When The Righteous Err
The Sin of the Spies Between Epistemology and Ethics
So Moses, by the Lord’s command, sent them out from the wilderness of Paran, all of them being people (anashim) who were heads of the the children of Israel (roshei b’nei yisrael)…(Numbers 13:3)
Everywhere the Torah says people (anashim) it refers to righteous people…Hence you can say that they were righteous in the eyes of Israel and in the eyes of Moses. In addition Moses did not want to send them until he had consulted with the Holy One over each and every one. When he had said for each one “So-and-so from such-and-such tribe,” the Holy One said to him: They are acceptable. (Midrash Tanchuma)
While Tamar was in labor, one of them put out a hand, and the midwife tied a crimson thread on that hand, to signify: This one came out first (ze yatza rishona). But just then it drew back its hand, and out came its brother; and she said, “What a breach you have made for yourself!” So he was named Peretz.” (Genesis 38:28)
The Hebrew word rosh can refer to the physical head of the body or the symbolic head of the body politic—the leader. Mountains and rivers, and even towers, can have heads, as when, in Genesis 11, the Tower of Babel is described as having its “head in the heavens.” The first word of the Torah B’reishit, “In the beginning,” contains the word “head” in it, for a beginning is, as it were, the “head of time.” To come out first is to be ahead, a concept that might refer to winning a running race, perhaps most originally the race between twins to emerge from the womb.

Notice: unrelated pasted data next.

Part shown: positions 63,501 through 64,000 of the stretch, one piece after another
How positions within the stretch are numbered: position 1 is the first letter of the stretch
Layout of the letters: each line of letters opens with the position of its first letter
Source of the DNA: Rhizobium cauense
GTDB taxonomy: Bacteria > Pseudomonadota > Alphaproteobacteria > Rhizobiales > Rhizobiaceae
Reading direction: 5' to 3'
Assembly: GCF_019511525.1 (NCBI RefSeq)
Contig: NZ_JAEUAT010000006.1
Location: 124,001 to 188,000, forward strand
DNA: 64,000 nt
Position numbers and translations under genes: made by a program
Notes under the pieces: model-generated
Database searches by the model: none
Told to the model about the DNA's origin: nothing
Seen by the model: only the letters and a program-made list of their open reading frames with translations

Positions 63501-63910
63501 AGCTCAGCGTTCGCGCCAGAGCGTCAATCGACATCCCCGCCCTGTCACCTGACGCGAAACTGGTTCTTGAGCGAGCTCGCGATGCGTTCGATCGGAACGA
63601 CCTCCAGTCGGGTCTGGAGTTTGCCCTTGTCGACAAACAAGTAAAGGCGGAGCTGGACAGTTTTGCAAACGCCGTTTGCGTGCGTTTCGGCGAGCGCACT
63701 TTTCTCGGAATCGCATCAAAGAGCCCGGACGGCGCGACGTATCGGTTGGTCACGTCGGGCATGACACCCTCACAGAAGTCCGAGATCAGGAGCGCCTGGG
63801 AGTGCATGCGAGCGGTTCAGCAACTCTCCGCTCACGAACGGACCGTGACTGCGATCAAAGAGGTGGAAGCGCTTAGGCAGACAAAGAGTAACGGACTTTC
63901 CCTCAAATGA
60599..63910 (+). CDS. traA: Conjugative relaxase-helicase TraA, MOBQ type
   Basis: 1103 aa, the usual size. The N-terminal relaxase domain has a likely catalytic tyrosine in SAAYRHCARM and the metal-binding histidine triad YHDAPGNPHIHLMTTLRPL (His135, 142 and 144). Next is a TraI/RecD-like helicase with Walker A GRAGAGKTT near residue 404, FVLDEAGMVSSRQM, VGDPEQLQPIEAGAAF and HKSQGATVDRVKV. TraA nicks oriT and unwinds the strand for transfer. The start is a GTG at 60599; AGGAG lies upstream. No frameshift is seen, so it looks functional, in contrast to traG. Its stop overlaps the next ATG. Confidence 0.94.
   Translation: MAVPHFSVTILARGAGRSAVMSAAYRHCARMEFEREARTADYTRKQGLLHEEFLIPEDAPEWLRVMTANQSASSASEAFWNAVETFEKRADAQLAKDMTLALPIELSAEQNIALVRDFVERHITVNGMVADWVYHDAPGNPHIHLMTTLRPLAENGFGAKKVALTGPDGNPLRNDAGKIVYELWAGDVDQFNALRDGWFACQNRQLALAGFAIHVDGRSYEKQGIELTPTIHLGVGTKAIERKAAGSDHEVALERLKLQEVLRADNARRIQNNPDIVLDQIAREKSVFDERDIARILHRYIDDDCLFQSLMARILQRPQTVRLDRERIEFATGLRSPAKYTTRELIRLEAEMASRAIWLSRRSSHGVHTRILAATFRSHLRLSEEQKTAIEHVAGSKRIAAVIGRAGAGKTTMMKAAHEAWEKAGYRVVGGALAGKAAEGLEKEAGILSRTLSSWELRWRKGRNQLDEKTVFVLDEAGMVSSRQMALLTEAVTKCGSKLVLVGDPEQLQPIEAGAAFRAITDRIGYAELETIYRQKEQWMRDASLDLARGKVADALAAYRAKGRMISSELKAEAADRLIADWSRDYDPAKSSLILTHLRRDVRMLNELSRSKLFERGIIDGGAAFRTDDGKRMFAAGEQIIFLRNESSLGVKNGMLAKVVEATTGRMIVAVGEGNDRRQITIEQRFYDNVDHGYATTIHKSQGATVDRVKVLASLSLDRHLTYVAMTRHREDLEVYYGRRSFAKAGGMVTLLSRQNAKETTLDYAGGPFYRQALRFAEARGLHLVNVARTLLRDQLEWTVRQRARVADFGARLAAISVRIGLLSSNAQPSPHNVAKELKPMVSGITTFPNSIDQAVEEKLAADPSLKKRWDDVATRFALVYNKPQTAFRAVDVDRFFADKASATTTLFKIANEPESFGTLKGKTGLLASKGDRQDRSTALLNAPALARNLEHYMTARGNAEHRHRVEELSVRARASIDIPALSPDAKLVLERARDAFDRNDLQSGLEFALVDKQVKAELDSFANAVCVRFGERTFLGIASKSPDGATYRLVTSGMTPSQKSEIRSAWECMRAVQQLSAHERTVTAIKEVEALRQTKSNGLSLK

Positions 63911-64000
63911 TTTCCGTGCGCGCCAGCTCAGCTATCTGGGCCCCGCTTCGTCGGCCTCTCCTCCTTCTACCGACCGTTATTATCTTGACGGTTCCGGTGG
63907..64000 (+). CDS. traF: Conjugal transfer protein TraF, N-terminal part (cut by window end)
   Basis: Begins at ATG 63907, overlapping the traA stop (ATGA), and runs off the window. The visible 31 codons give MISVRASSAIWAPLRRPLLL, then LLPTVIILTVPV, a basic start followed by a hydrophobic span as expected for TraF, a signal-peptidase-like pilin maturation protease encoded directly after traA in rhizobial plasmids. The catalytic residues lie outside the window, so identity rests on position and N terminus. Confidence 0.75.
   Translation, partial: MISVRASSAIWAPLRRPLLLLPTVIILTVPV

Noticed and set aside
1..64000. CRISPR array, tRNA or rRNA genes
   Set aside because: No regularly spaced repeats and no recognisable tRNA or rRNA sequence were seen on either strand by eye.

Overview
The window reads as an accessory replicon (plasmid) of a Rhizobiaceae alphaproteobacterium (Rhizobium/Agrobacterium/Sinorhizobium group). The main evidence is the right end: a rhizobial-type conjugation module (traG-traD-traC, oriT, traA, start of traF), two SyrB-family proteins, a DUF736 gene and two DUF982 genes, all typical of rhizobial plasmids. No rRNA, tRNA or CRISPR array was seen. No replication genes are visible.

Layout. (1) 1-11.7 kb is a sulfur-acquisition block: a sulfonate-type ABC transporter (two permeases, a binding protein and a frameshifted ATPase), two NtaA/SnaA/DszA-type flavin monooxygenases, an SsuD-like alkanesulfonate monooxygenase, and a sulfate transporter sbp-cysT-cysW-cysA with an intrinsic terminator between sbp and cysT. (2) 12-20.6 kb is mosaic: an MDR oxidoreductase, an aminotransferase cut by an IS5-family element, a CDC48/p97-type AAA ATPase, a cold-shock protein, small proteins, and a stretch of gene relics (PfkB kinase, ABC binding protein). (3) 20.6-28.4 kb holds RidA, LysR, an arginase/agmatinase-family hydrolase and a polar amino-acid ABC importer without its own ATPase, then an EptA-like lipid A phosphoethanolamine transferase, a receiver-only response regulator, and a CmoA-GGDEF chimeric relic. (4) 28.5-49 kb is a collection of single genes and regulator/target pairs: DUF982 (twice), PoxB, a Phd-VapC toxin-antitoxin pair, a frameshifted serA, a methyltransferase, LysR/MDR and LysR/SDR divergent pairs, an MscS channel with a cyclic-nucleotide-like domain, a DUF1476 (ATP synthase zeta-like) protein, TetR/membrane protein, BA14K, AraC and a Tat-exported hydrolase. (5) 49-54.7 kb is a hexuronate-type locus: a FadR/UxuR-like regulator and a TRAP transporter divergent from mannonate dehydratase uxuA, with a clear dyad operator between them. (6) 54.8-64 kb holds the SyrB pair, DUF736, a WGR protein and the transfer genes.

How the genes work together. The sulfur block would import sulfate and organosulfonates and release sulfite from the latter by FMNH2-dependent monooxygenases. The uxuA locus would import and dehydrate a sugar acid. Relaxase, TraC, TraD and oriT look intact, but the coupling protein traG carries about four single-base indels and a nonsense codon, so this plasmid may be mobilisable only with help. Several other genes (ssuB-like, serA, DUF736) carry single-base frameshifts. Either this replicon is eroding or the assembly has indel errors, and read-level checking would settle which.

The Torah plays on the irony that what appears to be first in the chronological sense isn’t always what is actually first in the moral or ontological sense. Esau is the firstborn, with Jacob taking his heel, but Jacob becomes the head in that he ends up inheriting the covenantal legacy of Abraham. Peretz, Tamar’s son, does not put his hand out first, but nonetheless overtakes his twin brother. The Torah, in short, celebrates the head, but also turns our esteem on its head. Sometimes, the true head is best discovered not by looking at what is first, but by looking at what “stands in the breach.” For a nation of underdogs that worships an underdog god our associations with heads and firsts must be complicated.
It is in this context that this week’s Torah reading, Shelach (Numbers 13:1-15:41), teaches of Moses’s appointment of spies, meraglim, to survey and report on the land of Canaan, which the Israelites are intended to conquer. Moses appoints tribal chiefs, heads. Yet, excepting two of them, Joshua and Caleb, they fail. The heads fail to provide the message of optimism and faith and inspiration for which they are charged. They fail to frame their experience in a way that is honest and self-aware, using their authority instead to “spin” the data to conform to their bias. On a plain read, the text is ironic—the heads have got it upside down. What was the point of sending in the experts?